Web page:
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WASHINGTON — It’s a simple question, but for some Republicans on Wednesday it was a hard one to answer: Would you take a meeting with someone you were told was spearheading a Russian government plan to boost your campaign?
Until news broke on Tuesday that Donald Trump Jr. sat down with a lawyer he was told was a Russian government operative promising damaging information on Hillary Clinton, the idea that campaigns should refuse secret help from foreigners was an uncontroversial idea.
That’s not the case today. Interviews with Republican lawmakers and a former Republican presidential candidate yielded a range of responses, with some refusing to take a position and others saying they would reject foreign entreaties and, in some cases, alert authorities.
Speaker Paul Ryan declined to answer whether he would have accepted a similar meeting with a Russian operative offering campaign help.
“Oh, I'm not going to go into hypotheticals,” Ryan said at a press conference. He added, however, that he supported Special Counsel Robert Mueller's investigation into Russian interference in the 2016 election.
Ryan wasn’t the only one reluctant to imagine such a scenario.
“I tell you what, I’m not going to answer a hypothetical on that, I just won’t,” said Senator Steve Daines, R-Mont., when asked how he’d respond to an email offering a meeting to discuss Russian aid for his campaign. “Clearly, there is going to be continued discussion on this investigation.”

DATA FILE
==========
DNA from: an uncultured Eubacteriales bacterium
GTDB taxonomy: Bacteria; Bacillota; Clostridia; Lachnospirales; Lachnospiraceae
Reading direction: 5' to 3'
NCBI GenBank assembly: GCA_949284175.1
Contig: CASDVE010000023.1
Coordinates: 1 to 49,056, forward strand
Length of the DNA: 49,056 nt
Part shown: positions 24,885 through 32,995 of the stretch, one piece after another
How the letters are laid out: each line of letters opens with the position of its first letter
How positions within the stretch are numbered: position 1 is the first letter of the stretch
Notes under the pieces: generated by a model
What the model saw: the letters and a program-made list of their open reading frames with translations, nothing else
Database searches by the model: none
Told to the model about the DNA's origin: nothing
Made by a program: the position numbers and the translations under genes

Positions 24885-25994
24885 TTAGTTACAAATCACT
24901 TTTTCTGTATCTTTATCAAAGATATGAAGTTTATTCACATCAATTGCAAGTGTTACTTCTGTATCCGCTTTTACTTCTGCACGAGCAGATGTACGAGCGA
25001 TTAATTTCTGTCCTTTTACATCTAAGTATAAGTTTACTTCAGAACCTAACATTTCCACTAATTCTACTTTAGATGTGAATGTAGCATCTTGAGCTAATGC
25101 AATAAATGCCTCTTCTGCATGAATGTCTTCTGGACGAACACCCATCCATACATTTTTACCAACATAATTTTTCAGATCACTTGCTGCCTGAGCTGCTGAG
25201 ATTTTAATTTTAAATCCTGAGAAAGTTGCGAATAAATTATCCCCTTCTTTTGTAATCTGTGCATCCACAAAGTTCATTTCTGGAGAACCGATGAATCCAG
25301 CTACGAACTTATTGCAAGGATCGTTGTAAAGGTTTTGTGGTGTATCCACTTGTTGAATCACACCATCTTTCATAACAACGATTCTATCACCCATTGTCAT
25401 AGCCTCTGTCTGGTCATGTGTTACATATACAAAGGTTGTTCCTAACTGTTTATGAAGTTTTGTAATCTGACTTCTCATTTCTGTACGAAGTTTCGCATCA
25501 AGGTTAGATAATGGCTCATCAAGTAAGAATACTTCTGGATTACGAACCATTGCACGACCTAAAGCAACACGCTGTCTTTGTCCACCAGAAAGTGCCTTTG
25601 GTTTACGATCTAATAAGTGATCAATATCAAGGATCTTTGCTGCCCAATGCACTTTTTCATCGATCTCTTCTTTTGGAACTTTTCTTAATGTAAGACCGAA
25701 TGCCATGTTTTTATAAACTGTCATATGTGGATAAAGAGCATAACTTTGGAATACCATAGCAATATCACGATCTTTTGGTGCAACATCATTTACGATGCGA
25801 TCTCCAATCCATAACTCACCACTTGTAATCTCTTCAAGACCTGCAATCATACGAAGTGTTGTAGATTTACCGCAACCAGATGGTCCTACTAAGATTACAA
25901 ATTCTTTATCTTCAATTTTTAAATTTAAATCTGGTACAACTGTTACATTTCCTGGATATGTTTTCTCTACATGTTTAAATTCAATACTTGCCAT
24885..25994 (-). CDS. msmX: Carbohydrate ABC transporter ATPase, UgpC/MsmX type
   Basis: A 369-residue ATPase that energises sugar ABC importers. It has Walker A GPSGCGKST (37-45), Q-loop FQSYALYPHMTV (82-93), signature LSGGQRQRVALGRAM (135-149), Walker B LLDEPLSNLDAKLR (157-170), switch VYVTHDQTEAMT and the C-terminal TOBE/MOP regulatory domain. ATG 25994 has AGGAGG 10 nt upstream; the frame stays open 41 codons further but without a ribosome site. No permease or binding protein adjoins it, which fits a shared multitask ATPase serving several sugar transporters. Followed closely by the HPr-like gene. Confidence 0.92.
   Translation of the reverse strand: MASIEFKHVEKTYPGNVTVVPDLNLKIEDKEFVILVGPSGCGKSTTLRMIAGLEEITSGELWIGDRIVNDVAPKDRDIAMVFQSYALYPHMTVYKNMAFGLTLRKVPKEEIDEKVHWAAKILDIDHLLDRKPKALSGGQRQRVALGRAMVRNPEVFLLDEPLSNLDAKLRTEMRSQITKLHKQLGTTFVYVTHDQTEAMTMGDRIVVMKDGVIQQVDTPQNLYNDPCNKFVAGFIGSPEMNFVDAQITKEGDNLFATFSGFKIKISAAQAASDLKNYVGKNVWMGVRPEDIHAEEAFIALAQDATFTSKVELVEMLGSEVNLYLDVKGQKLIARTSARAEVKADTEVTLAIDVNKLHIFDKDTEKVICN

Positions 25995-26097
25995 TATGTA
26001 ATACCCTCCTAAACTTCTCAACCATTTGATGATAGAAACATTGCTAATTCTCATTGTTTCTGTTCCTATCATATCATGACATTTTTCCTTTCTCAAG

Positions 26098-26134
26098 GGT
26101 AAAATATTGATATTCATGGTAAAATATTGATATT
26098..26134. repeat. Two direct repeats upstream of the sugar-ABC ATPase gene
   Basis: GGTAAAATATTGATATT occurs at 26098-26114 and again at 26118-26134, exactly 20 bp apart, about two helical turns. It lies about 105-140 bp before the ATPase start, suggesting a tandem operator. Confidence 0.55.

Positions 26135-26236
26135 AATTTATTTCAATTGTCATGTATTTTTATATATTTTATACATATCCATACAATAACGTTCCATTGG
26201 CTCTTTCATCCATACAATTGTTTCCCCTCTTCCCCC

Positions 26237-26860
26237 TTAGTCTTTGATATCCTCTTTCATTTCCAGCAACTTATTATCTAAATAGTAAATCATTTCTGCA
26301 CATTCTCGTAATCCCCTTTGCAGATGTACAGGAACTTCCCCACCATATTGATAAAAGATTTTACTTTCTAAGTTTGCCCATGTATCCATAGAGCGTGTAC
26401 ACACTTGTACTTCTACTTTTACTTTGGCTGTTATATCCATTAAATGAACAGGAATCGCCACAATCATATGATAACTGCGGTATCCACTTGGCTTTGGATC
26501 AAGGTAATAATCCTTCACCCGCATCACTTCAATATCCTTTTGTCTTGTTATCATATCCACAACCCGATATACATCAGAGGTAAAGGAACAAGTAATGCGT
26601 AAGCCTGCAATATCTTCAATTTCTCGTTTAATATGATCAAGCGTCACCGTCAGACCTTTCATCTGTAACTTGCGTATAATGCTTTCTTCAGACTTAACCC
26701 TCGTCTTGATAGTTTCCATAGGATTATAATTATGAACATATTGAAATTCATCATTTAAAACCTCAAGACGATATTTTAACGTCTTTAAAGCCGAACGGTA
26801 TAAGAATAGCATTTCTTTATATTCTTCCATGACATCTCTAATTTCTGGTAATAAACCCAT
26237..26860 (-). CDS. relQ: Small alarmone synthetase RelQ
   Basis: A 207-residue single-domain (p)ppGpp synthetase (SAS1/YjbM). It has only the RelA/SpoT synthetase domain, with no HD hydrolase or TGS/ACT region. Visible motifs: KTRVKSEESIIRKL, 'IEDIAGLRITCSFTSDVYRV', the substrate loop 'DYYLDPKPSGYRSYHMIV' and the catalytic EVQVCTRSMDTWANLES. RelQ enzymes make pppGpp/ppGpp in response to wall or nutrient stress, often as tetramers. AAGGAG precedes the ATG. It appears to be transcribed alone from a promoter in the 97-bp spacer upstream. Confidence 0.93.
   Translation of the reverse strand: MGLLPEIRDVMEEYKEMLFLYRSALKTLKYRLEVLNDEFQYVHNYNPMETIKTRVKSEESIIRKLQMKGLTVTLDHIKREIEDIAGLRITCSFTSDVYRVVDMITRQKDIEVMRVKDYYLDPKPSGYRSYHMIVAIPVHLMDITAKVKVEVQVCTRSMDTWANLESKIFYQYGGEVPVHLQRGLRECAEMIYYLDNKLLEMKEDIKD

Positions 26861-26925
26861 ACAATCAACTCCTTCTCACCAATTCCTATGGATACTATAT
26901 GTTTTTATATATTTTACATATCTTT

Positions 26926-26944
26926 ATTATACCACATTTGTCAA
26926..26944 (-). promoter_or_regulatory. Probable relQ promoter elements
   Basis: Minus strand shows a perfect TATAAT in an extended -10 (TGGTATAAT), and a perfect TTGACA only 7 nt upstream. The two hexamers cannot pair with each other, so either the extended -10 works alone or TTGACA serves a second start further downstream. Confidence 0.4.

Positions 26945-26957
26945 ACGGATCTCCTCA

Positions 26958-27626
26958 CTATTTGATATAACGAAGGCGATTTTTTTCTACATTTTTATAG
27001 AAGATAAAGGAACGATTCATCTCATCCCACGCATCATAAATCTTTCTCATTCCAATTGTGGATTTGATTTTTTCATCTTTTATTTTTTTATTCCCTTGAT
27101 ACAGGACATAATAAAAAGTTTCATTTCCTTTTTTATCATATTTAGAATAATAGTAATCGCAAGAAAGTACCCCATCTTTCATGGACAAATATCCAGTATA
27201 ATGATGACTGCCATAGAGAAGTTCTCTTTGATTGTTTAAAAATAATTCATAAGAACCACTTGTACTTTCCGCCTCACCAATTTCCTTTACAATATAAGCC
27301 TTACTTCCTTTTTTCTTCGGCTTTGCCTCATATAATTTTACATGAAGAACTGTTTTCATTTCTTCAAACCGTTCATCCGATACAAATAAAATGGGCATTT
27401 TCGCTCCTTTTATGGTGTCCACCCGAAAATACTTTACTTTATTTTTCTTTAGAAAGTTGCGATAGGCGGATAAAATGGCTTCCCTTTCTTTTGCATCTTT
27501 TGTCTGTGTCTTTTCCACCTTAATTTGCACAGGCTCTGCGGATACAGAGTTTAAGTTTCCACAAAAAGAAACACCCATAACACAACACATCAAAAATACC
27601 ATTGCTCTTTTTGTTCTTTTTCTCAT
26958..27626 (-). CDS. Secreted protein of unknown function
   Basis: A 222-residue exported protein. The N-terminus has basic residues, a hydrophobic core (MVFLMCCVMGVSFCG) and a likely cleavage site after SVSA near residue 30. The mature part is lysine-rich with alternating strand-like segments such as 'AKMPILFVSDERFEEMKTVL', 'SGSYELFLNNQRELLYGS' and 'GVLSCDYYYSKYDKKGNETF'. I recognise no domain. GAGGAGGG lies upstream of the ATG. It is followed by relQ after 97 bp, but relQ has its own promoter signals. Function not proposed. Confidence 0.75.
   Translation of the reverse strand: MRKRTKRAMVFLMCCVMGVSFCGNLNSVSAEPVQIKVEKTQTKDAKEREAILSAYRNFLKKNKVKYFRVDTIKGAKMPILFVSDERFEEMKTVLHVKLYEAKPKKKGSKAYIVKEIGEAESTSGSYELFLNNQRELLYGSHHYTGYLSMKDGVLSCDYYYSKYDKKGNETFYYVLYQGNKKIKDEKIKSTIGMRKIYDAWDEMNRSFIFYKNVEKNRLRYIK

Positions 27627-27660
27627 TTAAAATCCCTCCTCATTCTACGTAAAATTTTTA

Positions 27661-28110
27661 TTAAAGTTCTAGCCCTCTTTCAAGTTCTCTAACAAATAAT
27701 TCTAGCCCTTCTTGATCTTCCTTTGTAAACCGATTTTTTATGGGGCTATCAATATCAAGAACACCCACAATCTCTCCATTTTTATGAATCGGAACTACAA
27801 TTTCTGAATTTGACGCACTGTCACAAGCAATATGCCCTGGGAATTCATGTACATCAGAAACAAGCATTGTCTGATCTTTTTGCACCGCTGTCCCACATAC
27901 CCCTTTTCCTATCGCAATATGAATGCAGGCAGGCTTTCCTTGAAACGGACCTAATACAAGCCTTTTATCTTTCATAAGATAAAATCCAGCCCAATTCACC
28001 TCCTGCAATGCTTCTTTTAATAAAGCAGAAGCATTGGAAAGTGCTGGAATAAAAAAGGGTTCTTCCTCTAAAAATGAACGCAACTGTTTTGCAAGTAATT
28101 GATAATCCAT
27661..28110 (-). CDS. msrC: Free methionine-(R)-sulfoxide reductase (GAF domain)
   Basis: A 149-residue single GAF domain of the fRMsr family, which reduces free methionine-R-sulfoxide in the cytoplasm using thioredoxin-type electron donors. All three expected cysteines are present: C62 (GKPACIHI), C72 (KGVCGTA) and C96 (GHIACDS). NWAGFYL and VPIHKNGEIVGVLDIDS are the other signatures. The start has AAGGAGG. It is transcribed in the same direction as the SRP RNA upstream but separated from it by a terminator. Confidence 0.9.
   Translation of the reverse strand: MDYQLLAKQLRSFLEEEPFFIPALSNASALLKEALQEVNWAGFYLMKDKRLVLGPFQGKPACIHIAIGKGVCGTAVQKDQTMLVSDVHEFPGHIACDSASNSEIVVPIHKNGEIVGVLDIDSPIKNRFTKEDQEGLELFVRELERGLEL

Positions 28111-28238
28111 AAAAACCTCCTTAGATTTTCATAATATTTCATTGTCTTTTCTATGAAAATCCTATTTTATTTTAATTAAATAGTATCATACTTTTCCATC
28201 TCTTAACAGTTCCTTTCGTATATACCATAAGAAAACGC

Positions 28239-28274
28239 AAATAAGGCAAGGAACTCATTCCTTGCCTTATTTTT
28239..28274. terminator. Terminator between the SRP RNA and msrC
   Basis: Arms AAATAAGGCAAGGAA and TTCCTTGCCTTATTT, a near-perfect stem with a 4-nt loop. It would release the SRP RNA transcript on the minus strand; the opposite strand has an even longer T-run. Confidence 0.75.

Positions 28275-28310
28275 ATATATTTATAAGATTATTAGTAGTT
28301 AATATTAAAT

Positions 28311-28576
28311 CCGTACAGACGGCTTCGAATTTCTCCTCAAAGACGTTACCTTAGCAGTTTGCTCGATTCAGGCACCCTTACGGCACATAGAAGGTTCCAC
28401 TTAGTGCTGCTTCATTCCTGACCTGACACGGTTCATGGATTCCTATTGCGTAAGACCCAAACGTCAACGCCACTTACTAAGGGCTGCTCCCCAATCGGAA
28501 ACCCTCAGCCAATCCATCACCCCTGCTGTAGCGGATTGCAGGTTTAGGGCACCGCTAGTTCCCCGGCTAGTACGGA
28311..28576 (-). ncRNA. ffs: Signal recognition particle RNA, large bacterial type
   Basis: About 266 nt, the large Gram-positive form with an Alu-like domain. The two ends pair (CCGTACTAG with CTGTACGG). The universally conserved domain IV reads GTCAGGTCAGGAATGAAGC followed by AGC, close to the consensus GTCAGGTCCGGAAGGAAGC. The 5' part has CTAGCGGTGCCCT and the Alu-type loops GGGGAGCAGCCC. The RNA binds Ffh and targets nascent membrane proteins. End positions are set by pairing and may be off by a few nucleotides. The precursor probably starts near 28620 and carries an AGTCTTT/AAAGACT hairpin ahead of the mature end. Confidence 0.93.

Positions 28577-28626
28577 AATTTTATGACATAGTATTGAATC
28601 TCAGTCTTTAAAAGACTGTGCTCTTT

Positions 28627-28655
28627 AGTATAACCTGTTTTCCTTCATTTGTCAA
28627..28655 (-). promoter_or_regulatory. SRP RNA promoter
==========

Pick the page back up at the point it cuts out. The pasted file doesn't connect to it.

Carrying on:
Daines said he had not read Trump Jr.’s emails, citing his busy schedule working on legislative matters.
On the other end of the spectrum, Senator Lindsey Graham, R-S.C., pushed the president’s nominee for FBI Director, Christopher Wray, to clarify whether candidates should reject such overtures and alert law enforcement.
“You’re going to be the director of the FBI, pal,” Graham said at Wray's confirmation hearing. “So here’s what I want you to tell every politician: If you get a call from somebody suggesting that a foreign government wants to help you by disparaging your opponent, tell us all to call the FBI.”
Senator Orrin Hatch, R-Utah told NBC News that Trump Jr. was a “very nice young man” and that criticism surrounding him was “overblown.” But when asked whether he would have met with someone who purportedly wanted to lend his campaign Russian government support, his response was: “No!”
Senate Majority Whip John Cornyn, R-Texas, said if he received a message promising Russian help for his re-election it would “go to my junk email box and be erased.”
“I would not respond,” Senator Bob Corker, R-Tenn. said, adding he would potentially contact the FBI.
"It’s hard to put yourself in that position other than saying I don’t think it would be appropriate to have that meeting,” Senator Rob Portman, R-Ohio, said.
“I would not have taken a meeting, for sure,” said former senator and two-time presidential candidate Rick Santorum, who was on the Hill on Wednesday.
Trump Jr. told Fox News on Tuesday that he “probably would have done things a little differently” in retrospect and added that he would have contacted authorities if the meeting produced any illegal material.
“Obviously, what we would've done is a little different, probably, and even Don Jr. has indicated hindsight's 20/20,” Rep. Tom Reed, R-N.Y., said on MSNBC. “They're going to go through that process and they're going to have to answer for these emails and the investigation will take its course.”